Wellesley’s highest honor is given annually to graduates of distinction, who through their achievements have brought honor to themselves and the College. On Friday, Oct. 12, the Wellesley College Alumnae Association will present this year’s Alumnae Achievement Award to:
Camara Jones ’76
Camara Jones is a past president of the American Public Health Association and a senior fellow at the Satcher Health Leadership Institute and the Cardiovascular Research Institute, Morehouse School of Medicine.
Jones is a family physician and epidemiologist whose work focuses on naming, measuring, and addressing the effects of racism on the health and well-being of the nation. She seeks to broaden the national health debate to include not only universal access to high-quality health care, but also the social determinants of health (including poverty) and the social determinants of equity (including racism).
Jones was an assistant professor at the Harvard School of Public Health (1994–2000) before being recruited to the Centers for Disease Control and Prevention (2000–2014), where she served as a medical officer and research director on social determinants of health and equity. She is currently an adjunct professor at the Rollins School of Public Health at Emory University and an adjunct associate professor at the Morehouse School of Medicine. She is the recipient of numerous prestigious awards in the health field.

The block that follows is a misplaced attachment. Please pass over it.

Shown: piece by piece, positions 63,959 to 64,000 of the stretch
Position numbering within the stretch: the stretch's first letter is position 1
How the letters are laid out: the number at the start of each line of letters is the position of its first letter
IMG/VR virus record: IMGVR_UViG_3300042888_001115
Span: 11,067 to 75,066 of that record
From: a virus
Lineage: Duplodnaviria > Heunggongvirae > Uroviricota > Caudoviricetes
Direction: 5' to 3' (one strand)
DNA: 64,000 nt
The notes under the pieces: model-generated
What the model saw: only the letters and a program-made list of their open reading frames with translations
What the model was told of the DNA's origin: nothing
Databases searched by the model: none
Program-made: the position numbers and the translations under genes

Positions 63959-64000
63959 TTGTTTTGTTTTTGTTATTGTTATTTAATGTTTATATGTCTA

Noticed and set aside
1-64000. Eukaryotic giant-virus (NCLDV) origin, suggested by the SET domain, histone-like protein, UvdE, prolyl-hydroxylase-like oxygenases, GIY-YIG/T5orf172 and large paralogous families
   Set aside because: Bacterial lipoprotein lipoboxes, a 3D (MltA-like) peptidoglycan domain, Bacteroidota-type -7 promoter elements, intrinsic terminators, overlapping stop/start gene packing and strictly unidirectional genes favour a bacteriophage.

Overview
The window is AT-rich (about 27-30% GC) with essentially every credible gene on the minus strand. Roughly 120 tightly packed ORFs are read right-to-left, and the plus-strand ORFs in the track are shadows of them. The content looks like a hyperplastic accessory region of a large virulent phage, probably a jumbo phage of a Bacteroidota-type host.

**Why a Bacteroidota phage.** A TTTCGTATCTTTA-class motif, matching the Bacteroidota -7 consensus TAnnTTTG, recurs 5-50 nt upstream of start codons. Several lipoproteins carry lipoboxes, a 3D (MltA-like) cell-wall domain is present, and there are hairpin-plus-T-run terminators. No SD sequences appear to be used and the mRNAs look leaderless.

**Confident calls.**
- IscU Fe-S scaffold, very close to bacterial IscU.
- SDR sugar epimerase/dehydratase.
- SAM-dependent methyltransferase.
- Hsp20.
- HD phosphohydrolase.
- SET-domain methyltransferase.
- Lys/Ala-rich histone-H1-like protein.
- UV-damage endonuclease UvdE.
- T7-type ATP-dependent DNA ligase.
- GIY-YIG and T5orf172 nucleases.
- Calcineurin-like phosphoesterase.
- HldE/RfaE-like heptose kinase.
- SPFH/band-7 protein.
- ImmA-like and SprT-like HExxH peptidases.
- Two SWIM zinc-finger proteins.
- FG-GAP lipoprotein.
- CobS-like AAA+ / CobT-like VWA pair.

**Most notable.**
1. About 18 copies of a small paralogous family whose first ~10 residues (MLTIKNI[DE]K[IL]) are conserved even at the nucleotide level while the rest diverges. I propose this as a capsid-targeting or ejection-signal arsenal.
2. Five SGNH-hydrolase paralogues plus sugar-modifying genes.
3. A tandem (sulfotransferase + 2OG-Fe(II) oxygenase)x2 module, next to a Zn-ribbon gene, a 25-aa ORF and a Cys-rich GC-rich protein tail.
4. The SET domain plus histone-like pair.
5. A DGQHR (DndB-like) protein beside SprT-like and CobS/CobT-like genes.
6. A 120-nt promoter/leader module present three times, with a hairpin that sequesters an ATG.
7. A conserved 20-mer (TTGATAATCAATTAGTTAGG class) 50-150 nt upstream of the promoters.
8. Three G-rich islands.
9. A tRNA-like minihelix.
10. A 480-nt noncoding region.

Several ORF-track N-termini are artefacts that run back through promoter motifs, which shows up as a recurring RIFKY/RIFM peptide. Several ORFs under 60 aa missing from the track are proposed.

Nergis Mavalvala ’90
Nergis Mavalvala is an astrophysicist working on the detection of gravitational waves and quantum measurement science. Currently Marble Professor of Astrophysics and associate department head of physics at Massachusetts Institute of Technology, she is a longtime member of the scientific team that announced in 2016 the first direct detection of gravitational waves from colliding black holes by the Laser Interferometer Gravitational-Wave Observatory (LIGO). The team’s groundbreaking work on gravitational wave detection fulfilled the last prediction of Einstein’s general theory of relativity.
In the quest for ever greater sensitivity in the LIGO detectors, Mavalvala has conducted pioneering experiments on generation and application of exotic quantum states of light, and on laser cooling and trapping of macroscopic objects to enable observation of quantum phenomena that usually manifest at the atomic scale in human-scale systems.
The recipient of numerous honors, Mavalvala was awarded a MacArthur Fellowship (also known as a “genius grant”) in 2010 and elected to the National Academy of Sciences in 2017.